Taane and Hall will also perform tomorrow night at the Butter Factory in Whangārei without Laughton Kora.
Hospital chair fundraiser
Service clubs and businesses around the region are busily fundraising for recliner chairs for Northland's hospitals.
In particular Bay of Islands Hospital in Kawakawa needs four New Zealand-made Romeo Recliners for a new 20-bed ward, due for completion in August 2018.
The chairs cost $1520 each and can be used by patients but are aimed in particular at visitors caring for sick friends or relatives.
Donations can be made by businesses, clubs, families or individuals, who can give the full cost of the chair (in return for naming rights); join up with others and split the amount required to buy a chair; or give what they can afford, to be pooled with other donations.
For information contact Greta at email@example.com or 021 558 224. The fundraiser is supported by the Northland Foundation.
In 2015 Tanya Filia (Ngāpuhi, Ngāi Tahu) was told she had just two months to live. She turned to traditional Māori healing and is still alive today.
The self-funded, 32-minute documentary He Oranga Pumau tells her story and is part of a campaign to make rongoā Māori and natural therapies more accessible, including a push for equal recognition of rongoā Māori in the New Zealand health system. The film will be shown at Kaikohe Memorial Hall, Memorial Ave, at 10.30am this Friday, June 15.
Winter wellness expo
A wellness expo in Kaikohe Memorial Hall this Friday and Saturday will feature 30 natural health providers under one roof offering workshops, mirimiri, reiki, readings, crystal taonga, naturopathy and more. The opening hours are 10am-4pm; gold coin entry.
Three sightings of kākā – a rare bush parrot related to the more famous kea – have been reported in the Bay of Islands in the past month.
Two were in the Bay Bush Action pest control area in the hills behind Paihia; the other came to the public's attention when it flew into a window at Ōpua School, briefly stunning itself.
Bay Bush Action has donated five packets of WindowAlert Decals which are designed to be stuck on to windows where they reflect ultraviolet light visible to birds.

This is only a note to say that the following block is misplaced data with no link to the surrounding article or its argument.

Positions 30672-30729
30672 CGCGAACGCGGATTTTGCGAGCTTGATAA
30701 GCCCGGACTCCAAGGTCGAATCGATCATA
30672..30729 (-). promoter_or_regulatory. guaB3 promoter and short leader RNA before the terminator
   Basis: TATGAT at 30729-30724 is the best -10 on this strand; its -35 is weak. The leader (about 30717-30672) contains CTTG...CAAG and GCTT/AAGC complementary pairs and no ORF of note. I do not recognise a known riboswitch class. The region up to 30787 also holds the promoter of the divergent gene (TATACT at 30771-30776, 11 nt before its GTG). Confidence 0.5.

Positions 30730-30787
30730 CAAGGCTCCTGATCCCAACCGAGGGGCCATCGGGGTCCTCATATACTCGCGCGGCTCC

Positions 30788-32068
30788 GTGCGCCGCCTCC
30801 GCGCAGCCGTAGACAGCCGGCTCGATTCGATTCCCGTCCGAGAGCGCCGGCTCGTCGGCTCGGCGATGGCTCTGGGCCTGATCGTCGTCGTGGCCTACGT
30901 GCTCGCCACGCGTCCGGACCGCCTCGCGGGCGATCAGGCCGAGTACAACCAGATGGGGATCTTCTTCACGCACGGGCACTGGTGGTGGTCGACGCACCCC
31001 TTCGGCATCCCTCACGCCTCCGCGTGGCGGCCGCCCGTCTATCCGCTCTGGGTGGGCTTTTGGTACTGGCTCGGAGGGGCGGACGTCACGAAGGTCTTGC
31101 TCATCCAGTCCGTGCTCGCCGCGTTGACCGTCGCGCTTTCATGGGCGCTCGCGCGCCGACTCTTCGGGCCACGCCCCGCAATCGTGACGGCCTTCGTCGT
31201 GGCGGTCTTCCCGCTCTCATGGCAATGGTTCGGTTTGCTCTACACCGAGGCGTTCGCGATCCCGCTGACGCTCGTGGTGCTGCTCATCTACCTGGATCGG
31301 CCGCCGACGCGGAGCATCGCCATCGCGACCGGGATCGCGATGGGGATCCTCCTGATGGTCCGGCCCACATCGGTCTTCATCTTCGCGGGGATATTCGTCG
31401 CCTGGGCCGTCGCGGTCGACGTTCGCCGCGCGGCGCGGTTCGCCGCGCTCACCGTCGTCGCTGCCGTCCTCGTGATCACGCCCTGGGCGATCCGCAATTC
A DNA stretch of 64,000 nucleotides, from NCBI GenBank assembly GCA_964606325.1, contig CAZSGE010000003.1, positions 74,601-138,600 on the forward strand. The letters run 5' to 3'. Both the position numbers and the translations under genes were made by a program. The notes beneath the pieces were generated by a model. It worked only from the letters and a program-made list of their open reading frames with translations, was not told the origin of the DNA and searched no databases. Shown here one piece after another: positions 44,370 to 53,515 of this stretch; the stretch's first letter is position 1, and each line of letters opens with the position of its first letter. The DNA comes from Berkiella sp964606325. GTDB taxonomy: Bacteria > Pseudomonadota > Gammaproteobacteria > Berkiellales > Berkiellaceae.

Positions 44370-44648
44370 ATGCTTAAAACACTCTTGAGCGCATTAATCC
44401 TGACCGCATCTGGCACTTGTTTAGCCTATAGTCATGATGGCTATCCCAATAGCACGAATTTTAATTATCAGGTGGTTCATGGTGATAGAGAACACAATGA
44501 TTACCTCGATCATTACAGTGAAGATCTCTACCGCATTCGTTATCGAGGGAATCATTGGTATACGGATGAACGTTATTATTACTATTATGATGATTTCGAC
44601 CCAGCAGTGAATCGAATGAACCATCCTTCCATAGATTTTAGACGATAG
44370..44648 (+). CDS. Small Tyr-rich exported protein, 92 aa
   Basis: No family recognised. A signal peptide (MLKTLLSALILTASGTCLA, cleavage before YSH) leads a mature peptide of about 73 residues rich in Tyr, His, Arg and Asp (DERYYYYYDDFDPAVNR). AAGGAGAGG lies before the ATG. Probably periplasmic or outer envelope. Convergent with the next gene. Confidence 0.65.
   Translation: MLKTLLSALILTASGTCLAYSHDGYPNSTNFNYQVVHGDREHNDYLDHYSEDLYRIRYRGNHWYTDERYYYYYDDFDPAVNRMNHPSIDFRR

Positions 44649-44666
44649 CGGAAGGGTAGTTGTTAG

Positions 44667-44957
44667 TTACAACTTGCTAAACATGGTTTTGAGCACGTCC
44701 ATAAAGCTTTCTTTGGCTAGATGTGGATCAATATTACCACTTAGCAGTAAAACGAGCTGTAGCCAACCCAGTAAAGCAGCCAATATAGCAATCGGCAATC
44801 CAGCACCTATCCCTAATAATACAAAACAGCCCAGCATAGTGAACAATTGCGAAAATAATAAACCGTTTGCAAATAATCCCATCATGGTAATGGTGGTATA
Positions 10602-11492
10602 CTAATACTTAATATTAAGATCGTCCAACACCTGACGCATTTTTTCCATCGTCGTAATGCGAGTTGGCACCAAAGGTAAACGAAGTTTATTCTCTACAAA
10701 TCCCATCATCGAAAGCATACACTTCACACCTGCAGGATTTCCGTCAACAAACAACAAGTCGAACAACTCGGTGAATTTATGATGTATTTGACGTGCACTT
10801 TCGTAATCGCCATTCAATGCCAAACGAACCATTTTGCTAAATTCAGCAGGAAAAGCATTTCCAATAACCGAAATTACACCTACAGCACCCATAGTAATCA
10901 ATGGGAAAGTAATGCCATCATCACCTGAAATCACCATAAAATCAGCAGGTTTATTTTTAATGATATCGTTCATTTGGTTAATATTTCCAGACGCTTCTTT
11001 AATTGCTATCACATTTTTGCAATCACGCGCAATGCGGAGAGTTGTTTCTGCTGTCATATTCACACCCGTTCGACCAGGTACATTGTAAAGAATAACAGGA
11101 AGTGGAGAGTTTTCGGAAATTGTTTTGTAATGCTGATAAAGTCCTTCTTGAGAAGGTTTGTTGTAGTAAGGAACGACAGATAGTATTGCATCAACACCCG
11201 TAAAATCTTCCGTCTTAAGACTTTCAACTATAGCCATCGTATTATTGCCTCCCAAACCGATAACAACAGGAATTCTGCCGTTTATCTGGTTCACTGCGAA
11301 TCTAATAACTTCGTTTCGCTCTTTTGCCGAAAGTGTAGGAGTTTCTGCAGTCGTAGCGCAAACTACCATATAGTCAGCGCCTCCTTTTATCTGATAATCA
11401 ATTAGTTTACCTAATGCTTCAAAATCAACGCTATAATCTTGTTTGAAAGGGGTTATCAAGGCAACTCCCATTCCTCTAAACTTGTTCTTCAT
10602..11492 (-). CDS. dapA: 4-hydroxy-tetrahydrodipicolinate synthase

Digital learning at Waitangi
The Waitangi Treaty Grounds has been selected by Te Papa as one of just three facilities around the country to deliver its digital learning programme, Raranga Matihiko-Weaving Digital Futures.
The programme aims to expose students to innovative digital technology and increase access to other exhibitions and collections. Students taking part are tasked with solving real-world problems designed to enrich their knowledge of their own communities and regions.
Treaty Grounds chief executive Greg McManus said it was "an amazing opportunity" for students in the Far North to access state-of-the-art learning that most schools could only dream of.
"We are very proud that Te Papa has chosen Waitangi as the first venue outside of Wellington to introduce the programme."
Raranga Matihiko is fully funded by the Ministry of Education and provided at no cost to schools. Costs covered include teacher release days and transport to and from Waitangi.
The Treaty Grounds' two-year contract with Te Papa includes a salary for a full-time teacher based at the lab.
Taipa book launch
Former Taipa Area School teacher Liz van der Laarse will launch her latest novel aimed at teenagers and young adults, Cuz, at 4pm today in the school staffroom.
Cuz is set in the wilds of Fiordland National Park and contains reference pages on edible native plants, maps and a glossary of te reo Māori used in the story. Signed copies will be available for $20 cash or cheque. All welcome.
Like Cuz, Van der Laarse's previous books Trouble Patch (2000) and Not Even (2002) have credible rural settings with action and events country kids can easily relate to.
The author lives in Cable Bay with her husband Max, also a former Taipa Area School teacher.
Mark your diaries
Dates have been announced for what is surely the Bay's most enjoyable, and unusual, winter festival.
Russell's Birdman Festival will take place on Friday, July 13, and Saturday, July 14, two days of fun, food challenges and questionable costumes leading up to the Birdman jump on Saturday afternoon. Go to russellbirdman.co.nz for more information.
If you enjoy quizzes and charity auctions you should also mark your diary for the Bay of Islands Vintage Railway's Fun Trivia and Auction night on August 18 at the Copthorne Hotel in Waitangi.
Many thanks to Lindy Laird and my other colleagues who kept Bay News Bites going while I was subjecting the services of Northland District Health Board to thorough testing over the past few months. I am also very grateful to the staff of Whangarei Hospital – nurses, doctors, surgeons, anaesthetists, health care assistants, tea ladies and everyone else in Ward 4 – for their unfailing professionalism, skill and empathy when it was most needed. Thank you.